The iPhone turned 10 last month. As Steve Jobs began to introduce the iPhone at the MacWorld conference in 2007, he said, “We’re going to make history together today.”
That certainly was true. The iPhone wasn’t the first smartphone, but it revolutionized how people communicated and how they sought out information – two things that have largely reshaped the ways in which communications teams within transportation departments do their work.
In 2007, a DOT team with which I worked teamed up with a local utility company to insert construction announcements into monthly water bills that went to residents near a major project. It was expensive and time-consuming. And, we had no way of knowing whether the people who opened the utility bill even read the notice.
Continue reading “Happy Birthday iPhone: Tech May Change, Good Communications Remains the Same”
I stumbled upon Bernie Wagenblast’s Shout-O-Matic audio blog this week and immediately was excited about a tool that is being used by the Idaho Transportation Department.
The Public Involvement Planner (POP) is a tool developed by the Langdon Group to help non-communications and public involvement staff think about what goes into a public outreach plan.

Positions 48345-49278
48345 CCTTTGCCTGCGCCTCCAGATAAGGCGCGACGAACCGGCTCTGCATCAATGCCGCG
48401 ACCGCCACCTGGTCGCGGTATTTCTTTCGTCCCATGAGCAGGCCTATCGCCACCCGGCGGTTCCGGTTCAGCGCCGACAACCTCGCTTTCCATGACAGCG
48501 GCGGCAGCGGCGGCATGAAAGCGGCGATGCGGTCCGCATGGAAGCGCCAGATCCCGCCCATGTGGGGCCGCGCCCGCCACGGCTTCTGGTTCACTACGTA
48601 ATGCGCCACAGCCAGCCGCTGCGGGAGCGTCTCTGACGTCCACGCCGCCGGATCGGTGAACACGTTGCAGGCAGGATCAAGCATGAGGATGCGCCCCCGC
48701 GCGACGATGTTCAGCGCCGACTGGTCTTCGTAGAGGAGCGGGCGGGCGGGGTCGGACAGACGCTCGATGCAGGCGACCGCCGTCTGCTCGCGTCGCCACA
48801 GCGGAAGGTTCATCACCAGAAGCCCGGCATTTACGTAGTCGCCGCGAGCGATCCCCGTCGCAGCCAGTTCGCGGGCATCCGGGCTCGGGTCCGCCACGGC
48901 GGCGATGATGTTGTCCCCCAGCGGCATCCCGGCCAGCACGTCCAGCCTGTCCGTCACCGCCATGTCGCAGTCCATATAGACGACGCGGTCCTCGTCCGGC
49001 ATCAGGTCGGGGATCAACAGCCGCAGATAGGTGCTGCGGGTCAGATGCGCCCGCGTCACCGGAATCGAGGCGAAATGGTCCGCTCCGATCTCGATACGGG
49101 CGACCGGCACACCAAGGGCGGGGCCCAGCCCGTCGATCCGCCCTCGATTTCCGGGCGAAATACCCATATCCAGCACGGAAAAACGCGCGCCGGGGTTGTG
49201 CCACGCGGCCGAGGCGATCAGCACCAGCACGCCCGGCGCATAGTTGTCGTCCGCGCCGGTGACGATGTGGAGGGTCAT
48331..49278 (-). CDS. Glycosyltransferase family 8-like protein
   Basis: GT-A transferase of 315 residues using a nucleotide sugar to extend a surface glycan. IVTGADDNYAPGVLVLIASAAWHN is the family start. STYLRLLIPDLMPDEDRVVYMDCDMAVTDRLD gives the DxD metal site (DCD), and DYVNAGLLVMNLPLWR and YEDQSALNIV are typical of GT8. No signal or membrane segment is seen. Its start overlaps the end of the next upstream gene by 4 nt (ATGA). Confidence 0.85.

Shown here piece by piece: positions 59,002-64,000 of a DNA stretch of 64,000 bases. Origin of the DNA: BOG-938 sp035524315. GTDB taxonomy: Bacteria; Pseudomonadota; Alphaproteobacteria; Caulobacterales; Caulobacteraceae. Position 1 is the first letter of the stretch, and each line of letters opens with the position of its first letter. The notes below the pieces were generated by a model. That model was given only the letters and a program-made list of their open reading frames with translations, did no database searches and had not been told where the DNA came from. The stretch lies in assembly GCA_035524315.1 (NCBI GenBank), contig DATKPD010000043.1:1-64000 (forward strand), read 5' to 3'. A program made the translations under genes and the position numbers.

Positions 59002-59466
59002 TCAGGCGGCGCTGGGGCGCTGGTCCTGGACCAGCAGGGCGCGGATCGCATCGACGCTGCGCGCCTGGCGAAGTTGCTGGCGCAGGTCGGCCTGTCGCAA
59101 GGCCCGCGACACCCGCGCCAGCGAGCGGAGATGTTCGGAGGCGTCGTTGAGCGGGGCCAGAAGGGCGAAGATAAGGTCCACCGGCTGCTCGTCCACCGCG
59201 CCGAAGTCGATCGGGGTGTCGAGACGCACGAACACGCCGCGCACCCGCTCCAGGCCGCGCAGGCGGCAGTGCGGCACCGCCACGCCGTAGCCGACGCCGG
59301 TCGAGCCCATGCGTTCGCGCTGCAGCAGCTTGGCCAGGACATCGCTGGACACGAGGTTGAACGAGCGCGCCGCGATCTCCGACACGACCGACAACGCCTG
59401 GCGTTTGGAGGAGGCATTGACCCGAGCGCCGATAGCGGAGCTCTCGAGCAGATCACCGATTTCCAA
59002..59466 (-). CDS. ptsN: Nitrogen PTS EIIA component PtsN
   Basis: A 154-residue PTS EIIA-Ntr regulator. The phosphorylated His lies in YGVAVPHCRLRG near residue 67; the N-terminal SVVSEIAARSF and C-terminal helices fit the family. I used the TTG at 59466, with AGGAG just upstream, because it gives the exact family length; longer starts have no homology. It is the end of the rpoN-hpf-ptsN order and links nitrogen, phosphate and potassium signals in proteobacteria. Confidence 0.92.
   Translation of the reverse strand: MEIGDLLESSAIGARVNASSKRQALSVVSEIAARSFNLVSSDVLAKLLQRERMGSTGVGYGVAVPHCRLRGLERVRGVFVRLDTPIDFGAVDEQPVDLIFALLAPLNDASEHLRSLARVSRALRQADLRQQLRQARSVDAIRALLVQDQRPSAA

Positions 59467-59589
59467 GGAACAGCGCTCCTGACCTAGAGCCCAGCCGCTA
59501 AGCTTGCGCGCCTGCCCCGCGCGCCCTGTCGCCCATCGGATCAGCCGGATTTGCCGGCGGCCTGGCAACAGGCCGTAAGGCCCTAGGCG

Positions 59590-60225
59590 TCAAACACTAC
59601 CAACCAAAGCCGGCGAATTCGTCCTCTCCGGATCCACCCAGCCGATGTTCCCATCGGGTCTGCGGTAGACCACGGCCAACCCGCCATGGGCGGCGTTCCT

Idaho’s POP web site describes it this way, “POP is a tool for analyzing and quantifying public outreach needs, which will ultimately lead to efficient and appropriate outreach management.”
I first heard of the POP tool during the annual TRB meeting earlier this month in Washington DC from Langdon’s Bryant Kuechle. What is exciting about the tool, at least to me, is that it is not limited to just planning projects. Indeed, the Idaho POP has worksheets for corridor planning and environmental planning efforts. But it also includes worksheets for construction projects, non-construction projects and emergencies.
Ultimately, every state and local transportation agency should have a process to help put together communication plans. If yours doesn’t, consider creating one.